Kid Nation, a reality television series on CBS, will premiere Wednesday. The show has been the center of controversy for employing 40 children between the ages of eight and 15. These children had to fend for themselves for 40 days in a remote location in New Mexico. Kids had to learn to cook, clean, manage and live together with other children who were previously complete strangers. The creation of this show and the likelihood that it will be watched by millions of Americans is a sad reality that deserves spirited ridicule.
The premise of the show is precisely the problem: Forty kids left alone without adult supervision or their parents present. The producer of the show argues that he, cameramen, medics and a child psychologist were always on call, but the motives of these individuals deserves to be question-especially when all of them were hired by a producer seeking only to film a show and not first concerned but the safety of all the children. And injuries reportedly did occur during the filming of the show. A girl allegedly suffered burns on her face from cooking grease and other kids allegedly had to be treated for drinking bleach out of an unmarked soda bottle. These injuries occurred because the kids were left unsupervised. How anyone could conceive of this idea and consider it to be entertaining and fun to watch is a sad testament to how far American pop culture and media has come in accepting outlandish behavior for the sake of good ratings.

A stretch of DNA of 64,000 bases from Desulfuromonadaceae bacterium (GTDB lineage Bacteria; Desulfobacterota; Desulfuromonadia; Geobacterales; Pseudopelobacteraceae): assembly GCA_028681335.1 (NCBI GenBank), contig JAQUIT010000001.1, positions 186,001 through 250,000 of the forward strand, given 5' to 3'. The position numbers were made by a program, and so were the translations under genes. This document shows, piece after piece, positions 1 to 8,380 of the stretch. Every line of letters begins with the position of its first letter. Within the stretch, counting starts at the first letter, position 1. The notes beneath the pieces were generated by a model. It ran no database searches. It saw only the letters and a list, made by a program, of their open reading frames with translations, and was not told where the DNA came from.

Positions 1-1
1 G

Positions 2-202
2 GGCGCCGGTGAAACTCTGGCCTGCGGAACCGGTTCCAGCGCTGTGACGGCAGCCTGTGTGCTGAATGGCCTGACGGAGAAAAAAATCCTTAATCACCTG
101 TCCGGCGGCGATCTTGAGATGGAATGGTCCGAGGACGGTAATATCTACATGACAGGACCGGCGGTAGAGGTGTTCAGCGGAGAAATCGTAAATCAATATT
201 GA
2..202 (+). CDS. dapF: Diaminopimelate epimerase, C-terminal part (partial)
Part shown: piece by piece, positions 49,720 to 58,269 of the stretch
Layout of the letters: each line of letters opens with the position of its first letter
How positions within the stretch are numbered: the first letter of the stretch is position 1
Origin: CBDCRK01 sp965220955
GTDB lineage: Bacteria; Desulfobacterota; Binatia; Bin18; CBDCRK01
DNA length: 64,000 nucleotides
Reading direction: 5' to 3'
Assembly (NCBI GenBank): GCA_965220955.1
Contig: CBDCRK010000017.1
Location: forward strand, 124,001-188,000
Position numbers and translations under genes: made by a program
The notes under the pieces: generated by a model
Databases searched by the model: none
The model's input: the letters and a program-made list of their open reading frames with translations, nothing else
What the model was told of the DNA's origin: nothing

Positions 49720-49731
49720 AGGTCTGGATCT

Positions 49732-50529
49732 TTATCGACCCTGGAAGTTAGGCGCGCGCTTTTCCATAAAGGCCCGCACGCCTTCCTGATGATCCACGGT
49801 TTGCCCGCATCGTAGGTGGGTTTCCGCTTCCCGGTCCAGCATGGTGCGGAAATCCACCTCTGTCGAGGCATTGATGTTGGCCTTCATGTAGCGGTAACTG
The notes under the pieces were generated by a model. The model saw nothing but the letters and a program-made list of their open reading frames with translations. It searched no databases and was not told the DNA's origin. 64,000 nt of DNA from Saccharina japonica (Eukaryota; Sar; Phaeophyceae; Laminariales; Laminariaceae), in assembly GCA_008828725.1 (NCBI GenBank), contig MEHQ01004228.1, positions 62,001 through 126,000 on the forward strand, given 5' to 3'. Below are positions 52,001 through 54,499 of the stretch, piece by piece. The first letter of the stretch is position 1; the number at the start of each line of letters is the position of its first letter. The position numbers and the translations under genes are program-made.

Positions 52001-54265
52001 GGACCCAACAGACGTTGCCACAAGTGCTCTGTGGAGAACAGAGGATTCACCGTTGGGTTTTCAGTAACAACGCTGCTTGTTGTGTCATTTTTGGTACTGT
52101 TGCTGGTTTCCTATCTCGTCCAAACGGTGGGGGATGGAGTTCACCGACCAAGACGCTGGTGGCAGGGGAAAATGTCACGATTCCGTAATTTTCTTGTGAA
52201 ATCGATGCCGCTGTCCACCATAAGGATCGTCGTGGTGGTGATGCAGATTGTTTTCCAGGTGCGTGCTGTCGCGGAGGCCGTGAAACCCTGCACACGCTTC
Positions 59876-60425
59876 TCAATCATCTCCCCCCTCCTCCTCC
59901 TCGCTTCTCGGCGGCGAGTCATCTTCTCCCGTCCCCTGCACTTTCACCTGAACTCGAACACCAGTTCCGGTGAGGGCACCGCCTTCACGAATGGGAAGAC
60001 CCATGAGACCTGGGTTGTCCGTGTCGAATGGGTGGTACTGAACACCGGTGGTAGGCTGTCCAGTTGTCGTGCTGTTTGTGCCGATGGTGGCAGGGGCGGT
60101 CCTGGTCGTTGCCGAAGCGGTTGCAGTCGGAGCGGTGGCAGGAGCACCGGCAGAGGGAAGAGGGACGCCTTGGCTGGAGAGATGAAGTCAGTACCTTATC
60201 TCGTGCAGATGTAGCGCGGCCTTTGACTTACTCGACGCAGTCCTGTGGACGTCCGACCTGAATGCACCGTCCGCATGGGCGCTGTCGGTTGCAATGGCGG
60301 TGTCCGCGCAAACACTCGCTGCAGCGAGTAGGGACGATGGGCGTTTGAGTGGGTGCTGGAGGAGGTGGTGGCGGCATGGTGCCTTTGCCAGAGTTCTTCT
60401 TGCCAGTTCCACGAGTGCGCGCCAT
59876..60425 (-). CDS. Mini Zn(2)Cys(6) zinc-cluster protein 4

And CBS is an accomplice in all of this by providing broadcast rights to a show that is tantamount to the exploitation of both children and parents. The parents of these children signed a contract with CBS that forbids them from talking to the media while the kids only received $5,000 for their 40-day experience-hardly enough money for college or future endeavors. While the producer argues larger bonuses were available, not all children received them and it is not even clear that parents were made aware of the extra cash prizes.
But even if the money earned by the children on Kid Nation was significant, it would not outweigh the potential physical and emotional risks posed by being on the show. Kids in that age group are emotionally vulnerable individuals-not at all sure how they fit in the world and certainly not comfortable in their own skin. It is encouraging to see that New Mexico is in the midst of investigating the show for the possible breach of child labor laws and public scrutiny is increasing with the premiere of the showing coming in a matter of days. Americans across the country should refuse to watch the show and tune in to entertainment that did place the safety of those cast in real danger. The Lord of Flies reminded society that children cannot function properly by themselves and filming a situation very similar to that book, as the producer concedes it , is simply unacceptable.